Today’s guest post is from Rolf vandeVaart, a Senior CUDA Engineer with NVIDIA.

GPUs are becoming quite popular as accelerators in High Performance Computing clusters. For example, check out Titan; a recent entry into the Top 500 list from Oak Ridge Laboratories. Titan has 18,688 nodes (299,008 CPU cores) coupled with 18,688 NVIDIA Tesla K20 GPUs.

To help ease the programming burden working with GPU memory in MPI applications, support has been added to several MPI libraries such that the MPI library can directly send and receive the GPU buffers without the user having to stage them in host memory first. This has sometimes been referred to as “CUDA-aware MPI.”

Here is some psuedo code that shows the difference. This is typical application code that uses a “regular” (non-CUDA-aware) MPI library:

cudaMalloc(&gpuPtr, DATA_SIZE);
cudaMallocHost(&cpuPtr, DATA_SIZE);
/* Special CUDA mojo to launch computation kernel on GPU */
kernel<<grid, block>>(gpuPtr);
cudaMemcpy(cpuPtr, gpuPtr, DATA_SIZE, cudaMemcpyDefault);
MPI_Send(cpuPtr, NUM_ELEMENTS, MPI_DOUBLE, dest, tag, comm);

But a CUDA-aware MPI can hide the extra steps for you:

cudaMalloc(&gpuPtr, DATA_SIZE);
kernel<<grid, block>>(gpuPtr);
MPI_Send(gpuPtr, NUM_ELEMENTS, MPI_DOUBLE, dest, tag, comm);

The MPI library is doing a few things behind the scenes. First, CUDA supports the ability to determine if a buffer is a GPU buffer or a host buffer via this API function:

cuPointerGetAttribute(&memType, CU_POINTER_ATTRIBUTE_MEMORY_TYPE, ptr);

If memType is CU_MEMORYTYPE_DEVICE, the MPI library can initiate a copy to get the memory from the device before handing off the resulting buffer to the network API. While this CUDA query function needs to be invoked for every send and receive buffer, pains were taken to optimize this function and make its overhead minimal.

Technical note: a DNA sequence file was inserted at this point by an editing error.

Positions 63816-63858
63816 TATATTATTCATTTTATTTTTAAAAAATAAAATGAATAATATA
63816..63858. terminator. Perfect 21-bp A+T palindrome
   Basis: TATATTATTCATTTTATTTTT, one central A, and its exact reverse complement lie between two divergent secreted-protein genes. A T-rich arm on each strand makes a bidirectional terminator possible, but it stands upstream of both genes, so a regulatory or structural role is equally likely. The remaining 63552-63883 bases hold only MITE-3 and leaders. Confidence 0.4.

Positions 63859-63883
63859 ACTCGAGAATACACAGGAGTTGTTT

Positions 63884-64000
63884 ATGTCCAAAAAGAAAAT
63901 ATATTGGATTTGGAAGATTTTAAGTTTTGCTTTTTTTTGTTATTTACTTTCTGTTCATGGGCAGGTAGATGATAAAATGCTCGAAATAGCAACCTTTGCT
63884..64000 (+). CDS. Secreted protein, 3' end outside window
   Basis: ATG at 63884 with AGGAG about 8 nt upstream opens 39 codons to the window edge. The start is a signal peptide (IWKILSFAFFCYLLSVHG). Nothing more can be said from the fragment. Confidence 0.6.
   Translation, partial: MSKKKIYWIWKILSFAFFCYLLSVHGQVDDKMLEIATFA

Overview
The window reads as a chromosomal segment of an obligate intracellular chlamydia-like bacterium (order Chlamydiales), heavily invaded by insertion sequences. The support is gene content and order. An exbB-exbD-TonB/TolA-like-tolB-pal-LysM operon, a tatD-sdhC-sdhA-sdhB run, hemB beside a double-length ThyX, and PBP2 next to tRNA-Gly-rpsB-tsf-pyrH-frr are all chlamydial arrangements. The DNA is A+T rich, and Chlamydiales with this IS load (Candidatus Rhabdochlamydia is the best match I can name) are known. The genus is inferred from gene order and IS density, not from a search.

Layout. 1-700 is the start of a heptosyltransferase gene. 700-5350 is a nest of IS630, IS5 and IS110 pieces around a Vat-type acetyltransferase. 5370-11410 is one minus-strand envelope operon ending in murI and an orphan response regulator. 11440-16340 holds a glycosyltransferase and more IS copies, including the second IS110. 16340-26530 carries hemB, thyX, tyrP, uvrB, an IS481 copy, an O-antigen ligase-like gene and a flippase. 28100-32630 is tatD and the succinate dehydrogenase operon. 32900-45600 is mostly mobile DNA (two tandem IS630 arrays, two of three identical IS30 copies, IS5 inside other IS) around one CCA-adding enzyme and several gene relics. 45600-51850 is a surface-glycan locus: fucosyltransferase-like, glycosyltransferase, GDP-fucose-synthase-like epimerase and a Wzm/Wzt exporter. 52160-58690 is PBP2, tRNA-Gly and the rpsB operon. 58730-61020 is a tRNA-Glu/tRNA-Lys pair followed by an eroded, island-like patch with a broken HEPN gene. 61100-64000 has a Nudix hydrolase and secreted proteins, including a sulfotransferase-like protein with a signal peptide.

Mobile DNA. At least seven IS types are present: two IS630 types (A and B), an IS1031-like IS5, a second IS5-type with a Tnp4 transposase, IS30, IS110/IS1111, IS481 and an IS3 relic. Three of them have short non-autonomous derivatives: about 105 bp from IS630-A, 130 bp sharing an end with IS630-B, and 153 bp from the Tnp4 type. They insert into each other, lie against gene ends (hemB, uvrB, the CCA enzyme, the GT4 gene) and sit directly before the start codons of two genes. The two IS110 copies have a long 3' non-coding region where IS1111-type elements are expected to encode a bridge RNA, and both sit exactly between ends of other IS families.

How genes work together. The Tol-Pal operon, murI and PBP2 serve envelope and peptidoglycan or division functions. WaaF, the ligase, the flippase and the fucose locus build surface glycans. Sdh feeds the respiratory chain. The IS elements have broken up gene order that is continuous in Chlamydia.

Note, too, that this is quite analogous to what happens with OpenFabrics-based networks: in every call to MPI_Send, the buffer must be looked up to see if it is already registered with the OpenFabrics network stack. Hence, this is not really a new concept.

Once inside the MPI library, there are basically two ways that the GPU buffers can be moved. First, they can be staged through internal host buffers in the MPI library. In this case, after the GPU data is copied into the internal host buffers, MPI just utilizes its existing protocols to send the data. Additionally, the internal host buffers can be registered with the CUDA system via cudaMemHostRegister(). With CUDA-registered memory, the data can be copied asynchronously by a DMA unit in the GPU. The MPI library than just polls every now and then to determine when the data is ready to be sent via standard host buffer protocols.

Alternatively, the MPI library can take advantage of GPU-to-GPU data movement capabilities where available. For example, within a single node, CUDA has a set of APIs that allows copying data directly between two GPUs without passing through host memory. Even better, the DMA units on the GPUs progress such copies asynchronously and without involvement of the main CPU. These APIs are called CUDA Interprocess Communication (IPC) functions; more details can be found here.

These types of CUDA support are appearing in more and more MPI implementations.

Here are some links to FAQs and papers that talk about this feature:

And if you are attending CTC 2013 March 18-21, 2013 in Santa Clara, there are some talks scheduled on this topic:


Jeff Squyres

The MPI Guy

UCS Platform Software